Mobile Learning in and out of the K-12 Classroom

Mobile Learning in and out of the K-12 Classroom

Copyright: © 2018 |Pages: 10
DOI: 10.4018/978-1-5225-2255-3.ch555
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The processes involved in student learning are now as never before. Delivery of information is more various, instantaneous, and itinerant and thus new ways of information delivery and instructional models are necessary to meet the needs of 21st Century learners. One method of meeting these needs is by using mobile technologies. Mobile technologies are digital devices that include tablets, personal digital devices, Chromebooks, and mobile phones. The use of these technologies in the classroom is commonly referred to as mobile learning. This chapter will focus on the use of mobile technology to engage students, enhance instruction, and support non-traditional students including those with disabilities and students who are non-native English speakers.

In today’s society mobile devices have become a ubiquitous technology. For example, 88% of adults (Zickuhr, 2011) and 77% of teens (Lenhart, 2012) own a mobile phone. The most recent Speak Up Survey by Project Tomorrow found that over 80% of secondary students have their own device to use for learning. Further, more and more schools are purchasing tablets, Chromebooks, and mobile media players to augment classroom instruction (Herold, 2016). In spite of the increasing availability of mobile technology in learning environments, deliberate integration into daily instruction, by teachers, is not as prevalent. Teachers cite numerous concerns with the use of technology including readiness, lack of training, classroom disruption, cheating, and access to inappropriate content as barriers to consistent integration into instruction (Kim, Kim, Lee, Spector, & DeMeester, 2012; O’Bannon & Thomas, 2014; Thomas & O’Bannon, 2013; Thomas, O’Bannon, & Bolton, 2013). Despite these barriers, the constantly increasing functionality and decreasing cost of mobile devices is making them both accessible and valuable learning tools both in and out of the classroom (Thomas, O’Bannon, & Bolton, 2013). Moreover, researchers have shown increases in student motivation (Brown, 2008), and active participation (Kinsella, 2009) when technology is used in the classroom. Given the promise of mobile devices as instructional tools in K-12 education, it is important to discuss (a) pioneering work that has led to the use of mobile technologies, (b) stakeholder perceptions of using technology in the classroom, (c) how mobile technologies are being used, and (d) future research directions.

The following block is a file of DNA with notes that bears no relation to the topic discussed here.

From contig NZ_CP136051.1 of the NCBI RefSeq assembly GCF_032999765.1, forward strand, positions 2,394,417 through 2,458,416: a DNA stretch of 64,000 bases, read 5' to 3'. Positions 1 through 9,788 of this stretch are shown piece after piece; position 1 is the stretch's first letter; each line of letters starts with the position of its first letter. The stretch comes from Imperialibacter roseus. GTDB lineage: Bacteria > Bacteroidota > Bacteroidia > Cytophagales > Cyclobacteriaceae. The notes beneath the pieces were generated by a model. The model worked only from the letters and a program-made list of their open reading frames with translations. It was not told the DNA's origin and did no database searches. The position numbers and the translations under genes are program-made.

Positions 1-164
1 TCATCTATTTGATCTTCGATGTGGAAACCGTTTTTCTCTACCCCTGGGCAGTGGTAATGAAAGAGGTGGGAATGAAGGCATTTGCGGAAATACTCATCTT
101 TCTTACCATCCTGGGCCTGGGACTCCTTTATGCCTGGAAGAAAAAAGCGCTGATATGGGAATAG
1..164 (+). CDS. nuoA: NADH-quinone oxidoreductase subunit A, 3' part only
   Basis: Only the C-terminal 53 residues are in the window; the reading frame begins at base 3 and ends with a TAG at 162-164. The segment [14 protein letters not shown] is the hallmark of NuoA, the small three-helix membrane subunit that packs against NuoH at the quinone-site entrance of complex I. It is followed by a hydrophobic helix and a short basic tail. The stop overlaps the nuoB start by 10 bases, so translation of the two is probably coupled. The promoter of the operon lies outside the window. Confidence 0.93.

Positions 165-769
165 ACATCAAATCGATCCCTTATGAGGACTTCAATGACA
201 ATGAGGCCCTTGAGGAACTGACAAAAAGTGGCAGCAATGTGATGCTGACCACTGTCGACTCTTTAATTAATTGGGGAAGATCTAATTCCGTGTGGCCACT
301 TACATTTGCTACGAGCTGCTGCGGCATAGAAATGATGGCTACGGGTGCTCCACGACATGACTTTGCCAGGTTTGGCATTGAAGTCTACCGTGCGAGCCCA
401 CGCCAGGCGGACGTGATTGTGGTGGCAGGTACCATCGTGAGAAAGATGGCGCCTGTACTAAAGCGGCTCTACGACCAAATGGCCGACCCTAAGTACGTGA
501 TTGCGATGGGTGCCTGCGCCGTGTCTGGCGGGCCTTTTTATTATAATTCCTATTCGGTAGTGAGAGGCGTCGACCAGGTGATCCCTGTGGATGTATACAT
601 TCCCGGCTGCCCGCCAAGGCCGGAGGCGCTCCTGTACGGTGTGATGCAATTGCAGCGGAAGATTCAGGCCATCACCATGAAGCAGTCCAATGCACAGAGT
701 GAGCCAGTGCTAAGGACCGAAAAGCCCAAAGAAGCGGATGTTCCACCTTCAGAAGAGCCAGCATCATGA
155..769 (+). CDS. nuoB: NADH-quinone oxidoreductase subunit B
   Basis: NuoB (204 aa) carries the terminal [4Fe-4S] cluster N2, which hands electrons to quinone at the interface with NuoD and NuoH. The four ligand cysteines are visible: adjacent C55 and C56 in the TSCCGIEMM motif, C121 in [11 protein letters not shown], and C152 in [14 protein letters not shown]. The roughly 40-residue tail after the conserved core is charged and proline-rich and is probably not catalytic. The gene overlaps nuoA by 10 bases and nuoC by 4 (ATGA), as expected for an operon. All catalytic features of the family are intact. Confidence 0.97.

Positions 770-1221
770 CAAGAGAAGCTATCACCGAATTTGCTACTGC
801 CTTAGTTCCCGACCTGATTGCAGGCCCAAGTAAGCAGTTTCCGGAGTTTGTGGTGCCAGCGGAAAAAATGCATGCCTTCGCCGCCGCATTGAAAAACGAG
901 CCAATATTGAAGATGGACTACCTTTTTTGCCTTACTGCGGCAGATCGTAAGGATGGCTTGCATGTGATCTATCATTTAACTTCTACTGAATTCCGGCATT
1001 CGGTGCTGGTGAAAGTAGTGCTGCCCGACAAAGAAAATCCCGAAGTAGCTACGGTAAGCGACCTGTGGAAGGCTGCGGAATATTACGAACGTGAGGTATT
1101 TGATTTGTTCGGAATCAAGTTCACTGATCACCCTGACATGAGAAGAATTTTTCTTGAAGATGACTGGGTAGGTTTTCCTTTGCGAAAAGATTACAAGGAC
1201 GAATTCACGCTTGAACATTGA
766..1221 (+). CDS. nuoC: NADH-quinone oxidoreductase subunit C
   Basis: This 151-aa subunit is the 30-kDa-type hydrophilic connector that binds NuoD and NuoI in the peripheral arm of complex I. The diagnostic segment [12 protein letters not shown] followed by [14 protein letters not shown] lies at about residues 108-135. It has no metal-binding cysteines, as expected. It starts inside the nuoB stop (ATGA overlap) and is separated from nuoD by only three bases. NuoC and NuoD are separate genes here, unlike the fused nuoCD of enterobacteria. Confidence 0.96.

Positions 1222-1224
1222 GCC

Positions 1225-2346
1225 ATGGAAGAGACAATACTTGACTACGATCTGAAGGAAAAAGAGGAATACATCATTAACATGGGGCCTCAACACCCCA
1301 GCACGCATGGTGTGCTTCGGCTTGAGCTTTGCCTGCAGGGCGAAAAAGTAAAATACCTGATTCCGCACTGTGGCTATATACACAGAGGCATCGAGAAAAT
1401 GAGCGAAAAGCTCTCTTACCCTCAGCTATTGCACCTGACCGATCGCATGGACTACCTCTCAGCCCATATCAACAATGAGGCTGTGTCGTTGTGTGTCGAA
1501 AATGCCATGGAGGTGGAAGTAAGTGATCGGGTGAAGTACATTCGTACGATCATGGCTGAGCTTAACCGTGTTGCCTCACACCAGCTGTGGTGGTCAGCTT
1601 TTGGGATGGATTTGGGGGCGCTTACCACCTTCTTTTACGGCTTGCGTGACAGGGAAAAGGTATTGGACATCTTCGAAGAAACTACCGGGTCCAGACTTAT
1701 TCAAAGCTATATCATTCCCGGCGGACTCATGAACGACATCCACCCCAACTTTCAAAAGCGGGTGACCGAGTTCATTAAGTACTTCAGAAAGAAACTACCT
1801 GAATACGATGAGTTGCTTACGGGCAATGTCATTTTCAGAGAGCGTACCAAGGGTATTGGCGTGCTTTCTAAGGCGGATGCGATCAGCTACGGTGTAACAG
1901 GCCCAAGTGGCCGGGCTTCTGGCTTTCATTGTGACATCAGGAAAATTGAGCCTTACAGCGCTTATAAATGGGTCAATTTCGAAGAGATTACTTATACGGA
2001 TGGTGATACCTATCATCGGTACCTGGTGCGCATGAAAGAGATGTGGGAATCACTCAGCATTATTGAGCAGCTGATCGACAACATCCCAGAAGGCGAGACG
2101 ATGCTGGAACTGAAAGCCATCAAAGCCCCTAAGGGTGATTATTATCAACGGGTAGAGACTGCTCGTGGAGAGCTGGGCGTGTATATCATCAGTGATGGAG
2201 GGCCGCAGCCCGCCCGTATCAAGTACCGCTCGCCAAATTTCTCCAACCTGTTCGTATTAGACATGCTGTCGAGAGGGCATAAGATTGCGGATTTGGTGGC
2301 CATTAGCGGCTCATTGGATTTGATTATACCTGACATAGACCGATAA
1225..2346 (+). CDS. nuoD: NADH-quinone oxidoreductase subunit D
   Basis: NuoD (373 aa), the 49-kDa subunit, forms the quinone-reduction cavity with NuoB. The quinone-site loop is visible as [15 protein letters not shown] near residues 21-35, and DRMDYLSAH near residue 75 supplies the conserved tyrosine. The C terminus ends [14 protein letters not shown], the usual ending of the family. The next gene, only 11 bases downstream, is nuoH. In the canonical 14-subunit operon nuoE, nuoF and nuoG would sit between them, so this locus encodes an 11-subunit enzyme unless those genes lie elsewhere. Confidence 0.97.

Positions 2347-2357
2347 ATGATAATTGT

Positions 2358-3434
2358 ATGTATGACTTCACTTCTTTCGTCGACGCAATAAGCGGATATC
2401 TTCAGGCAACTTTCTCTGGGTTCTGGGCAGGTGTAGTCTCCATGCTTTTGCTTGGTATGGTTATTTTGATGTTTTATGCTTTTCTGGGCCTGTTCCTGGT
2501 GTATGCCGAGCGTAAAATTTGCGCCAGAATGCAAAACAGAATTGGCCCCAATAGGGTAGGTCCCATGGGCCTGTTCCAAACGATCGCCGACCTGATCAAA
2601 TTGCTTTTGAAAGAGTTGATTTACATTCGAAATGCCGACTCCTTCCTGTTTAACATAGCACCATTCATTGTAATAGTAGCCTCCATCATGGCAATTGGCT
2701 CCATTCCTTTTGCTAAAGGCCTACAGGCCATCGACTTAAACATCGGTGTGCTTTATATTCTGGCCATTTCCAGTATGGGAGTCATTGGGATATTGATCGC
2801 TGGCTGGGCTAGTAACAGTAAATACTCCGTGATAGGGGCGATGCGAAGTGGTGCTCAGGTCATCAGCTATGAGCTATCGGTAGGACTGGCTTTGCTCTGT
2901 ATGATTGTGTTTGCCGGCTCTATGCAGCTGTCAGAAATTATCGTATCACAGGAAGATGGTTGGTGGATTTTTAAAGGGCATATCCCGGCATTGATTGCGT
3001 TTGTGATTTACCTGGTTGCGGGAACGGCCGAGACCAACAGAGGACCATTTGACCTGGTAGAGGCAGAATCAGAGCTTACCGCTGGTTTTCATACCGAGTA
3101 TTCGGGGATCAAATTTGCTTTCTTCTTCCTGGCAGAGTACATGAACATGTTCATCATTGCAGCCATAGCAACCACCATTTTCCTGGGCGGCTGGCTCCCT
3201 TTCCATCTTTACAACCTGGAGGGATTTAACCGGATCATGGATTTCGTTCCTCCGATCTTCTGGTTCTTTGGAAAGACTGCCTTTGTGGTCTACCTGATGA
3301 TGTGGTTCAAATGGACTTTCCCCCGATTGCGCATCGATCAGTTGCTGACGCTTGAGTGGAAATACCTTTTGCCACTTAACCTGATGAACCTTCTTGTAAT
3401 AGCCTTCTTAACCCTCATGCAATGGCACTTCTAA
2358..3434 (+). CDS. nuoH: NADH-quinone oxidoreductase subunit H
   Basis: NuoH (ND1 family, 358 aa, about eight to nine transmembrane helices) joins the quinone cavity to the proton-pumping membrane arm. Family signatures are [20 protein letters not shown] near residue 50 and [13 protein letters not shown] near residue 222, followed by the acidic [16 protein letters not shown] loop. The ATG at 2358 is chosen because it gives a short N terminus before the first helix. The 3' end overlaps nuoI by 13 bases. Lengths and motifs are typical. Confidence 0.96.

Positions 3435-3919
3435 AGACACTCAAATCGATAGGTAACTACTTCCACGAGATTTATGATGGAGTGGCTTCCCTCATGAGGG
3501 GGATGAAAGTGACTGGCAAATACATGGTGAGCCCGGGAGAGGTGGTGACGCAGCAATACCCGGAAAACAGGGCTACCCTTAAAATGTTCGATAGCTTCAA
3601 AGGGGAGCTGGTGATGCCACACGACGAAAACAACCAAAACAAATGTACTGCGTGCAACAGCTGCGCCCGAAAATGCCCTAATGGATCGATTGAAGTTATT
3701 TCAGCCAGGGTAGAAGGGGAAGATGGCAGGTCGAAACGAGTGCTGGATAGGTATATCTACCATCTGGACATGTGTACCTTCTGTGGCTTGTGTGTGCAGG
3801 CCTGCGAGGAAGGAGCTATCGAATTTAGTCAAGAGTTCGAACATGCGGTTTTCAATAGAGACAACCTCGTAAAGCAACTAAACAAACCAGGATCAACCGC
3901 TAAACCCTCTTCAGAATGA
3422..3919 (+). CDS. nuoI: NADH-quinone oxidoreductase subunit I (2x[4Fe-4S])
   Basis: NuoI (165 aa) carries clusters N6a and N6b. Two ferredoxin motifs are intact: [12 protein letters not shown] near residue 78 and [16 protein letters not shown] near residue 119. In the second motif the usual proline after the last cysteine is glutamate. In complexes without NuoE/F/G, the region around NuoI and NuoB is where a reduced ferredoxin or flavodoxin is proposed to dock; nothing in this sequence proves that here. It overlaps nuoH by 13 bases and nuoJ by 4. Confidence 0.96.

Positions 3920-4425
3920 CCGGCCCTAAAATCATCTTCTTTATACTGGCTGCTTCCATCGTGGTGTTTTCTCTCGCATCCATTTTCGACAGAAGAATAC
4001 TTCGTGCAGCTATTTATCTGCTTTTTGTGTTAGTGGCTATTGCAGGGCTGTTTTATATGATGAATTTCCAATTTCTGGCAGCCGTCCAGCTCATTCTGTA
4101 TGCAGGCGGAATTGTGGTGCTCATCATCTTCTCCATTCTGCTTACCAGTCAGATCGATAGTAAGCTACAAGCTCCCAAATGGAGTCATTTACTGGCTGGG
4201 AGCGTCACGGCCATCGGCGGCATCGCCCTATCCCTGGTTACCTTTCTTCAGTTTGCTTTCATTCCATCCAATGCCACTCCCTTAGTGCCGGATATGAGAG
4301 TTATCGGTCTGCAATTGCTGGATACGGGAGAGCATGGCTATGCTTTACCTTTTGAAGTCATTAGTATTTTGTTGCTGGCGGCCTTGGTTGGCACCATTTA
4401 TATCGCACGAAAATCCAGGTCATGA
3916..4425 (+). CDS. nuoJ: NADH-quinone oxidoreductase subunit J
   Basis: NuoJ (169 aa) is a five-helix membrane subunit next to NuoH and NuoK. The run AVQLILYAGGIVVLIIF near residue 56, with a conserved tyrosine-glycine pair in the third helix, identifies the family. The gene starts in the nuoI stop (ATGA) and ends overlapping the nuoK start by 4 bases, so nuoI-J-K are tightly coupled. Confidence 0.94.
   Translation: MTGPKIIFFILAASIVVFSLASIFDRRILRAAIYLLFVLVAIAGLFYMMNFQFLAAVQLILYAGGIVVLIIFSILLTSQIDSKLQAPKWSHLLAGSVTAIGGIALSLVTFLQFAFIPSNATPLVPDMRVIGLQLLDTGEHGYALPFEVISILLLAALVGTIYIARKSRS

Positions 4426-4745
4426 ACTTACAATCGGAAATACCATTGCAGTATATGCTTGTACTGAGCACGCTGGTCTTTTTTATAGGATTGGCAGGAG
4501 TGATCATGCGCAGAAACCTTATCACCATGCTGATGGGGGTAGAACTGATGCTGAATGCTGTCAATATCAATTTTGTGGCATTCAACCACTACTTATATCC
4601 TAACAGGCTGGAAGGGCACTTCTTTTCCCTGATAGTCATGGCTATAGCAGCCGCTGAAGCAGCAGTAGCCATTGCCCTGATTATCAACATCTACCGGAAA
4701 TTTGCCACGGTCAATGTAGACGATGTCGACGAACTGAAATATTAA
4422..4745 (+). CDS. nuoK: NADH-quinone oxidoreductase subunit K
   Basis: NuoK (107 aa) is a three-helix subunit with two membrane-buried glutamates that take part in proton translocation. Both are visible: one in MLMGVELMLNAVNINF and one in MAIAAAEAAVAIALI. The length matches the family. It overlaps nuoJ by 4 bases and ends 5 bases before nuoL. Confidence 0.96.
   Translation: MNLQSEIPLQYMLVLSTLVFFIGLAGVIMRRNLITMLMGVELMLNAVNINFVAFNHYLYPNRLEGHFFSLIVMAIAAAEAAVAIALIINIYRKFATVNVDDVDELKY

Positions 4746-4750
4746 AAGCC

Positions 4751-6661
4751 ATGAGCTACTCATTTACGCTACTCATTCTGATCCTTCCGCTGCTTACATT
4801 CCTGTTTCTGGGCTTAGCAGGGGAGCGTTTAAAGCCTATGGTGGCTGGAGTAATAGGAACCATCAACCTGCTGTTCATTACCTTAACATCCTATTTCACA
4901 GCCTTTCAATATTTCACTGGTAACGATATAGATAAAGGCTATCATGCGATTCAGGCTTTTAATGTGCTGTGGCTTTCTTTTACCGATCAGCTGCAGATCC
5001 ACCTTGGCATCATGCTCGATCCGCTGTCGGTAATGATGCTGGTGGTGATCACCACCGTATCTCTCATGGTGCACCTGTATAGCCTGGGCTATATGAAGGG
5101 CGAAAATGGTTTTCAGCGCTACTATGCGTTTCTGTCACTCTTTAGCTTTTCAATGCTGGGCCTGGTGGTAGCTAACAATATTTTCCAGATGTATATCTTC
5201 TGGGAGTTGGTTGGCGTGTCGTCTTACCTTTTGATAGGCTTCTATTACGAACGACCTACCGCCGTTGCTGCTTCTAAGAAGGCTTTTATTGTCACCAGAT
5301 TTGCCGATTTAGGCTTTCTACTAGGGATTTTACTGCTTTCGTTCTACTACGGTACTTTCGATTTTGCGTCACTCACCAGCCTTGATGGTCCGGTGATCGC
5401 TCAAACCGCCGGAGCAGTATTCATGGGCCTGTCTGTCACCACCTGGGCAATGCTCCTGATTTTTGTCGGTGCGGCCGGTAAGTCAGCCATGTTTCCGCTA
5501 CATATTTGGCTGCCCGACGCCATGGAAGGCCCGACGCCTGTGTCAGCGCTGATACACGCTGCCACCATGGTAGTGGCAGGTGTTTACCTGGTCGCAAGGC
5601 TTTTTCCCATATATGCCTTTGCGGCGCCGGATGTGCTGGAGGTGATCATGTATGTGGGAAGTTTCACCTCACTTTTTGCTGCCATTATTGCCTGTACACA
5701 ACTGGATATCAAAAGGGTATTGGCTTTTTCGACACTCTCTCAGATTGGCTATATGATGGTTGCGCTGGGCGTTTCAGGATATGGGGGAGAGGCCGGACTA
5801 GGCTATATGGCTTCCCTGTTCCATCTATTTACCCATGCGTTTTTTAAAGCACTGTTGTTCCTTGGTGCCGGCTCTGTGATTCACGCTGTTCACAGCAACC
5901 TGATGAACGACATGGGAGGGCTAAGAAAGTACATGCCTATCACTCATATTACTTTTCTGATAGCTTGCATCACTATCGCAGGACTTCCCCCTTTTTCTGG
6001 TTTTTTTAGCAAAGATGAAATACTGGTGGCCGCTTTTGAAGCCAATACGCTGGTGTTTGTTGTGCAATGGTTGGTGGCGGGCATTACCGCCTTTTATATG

Key Terms in this Chapter

Augmented Reality: The blending of physical and digital worlds, often with a virtual overlay on a physical item.

Mobile Phones: A telephone that uses cellular towers so that it can be used anywhere.

Assistive Technology: Any type of equipment that can be used to increase, maintain, or improve functional capabilities of student with disabilities.

Mobile Technology: Any portable electronic device that accepts, processes, and stores data at high speeds (e.g., smart phone, tablet computer).

Simulation: A technologically based reproduction of a real world event in which variables can be manipulated by the user.

Students with Disabilities: Students with disabilities are students who have been identified, assessed, and determined to be eligible for special education services under the Individuals with Disabilities Education Act.

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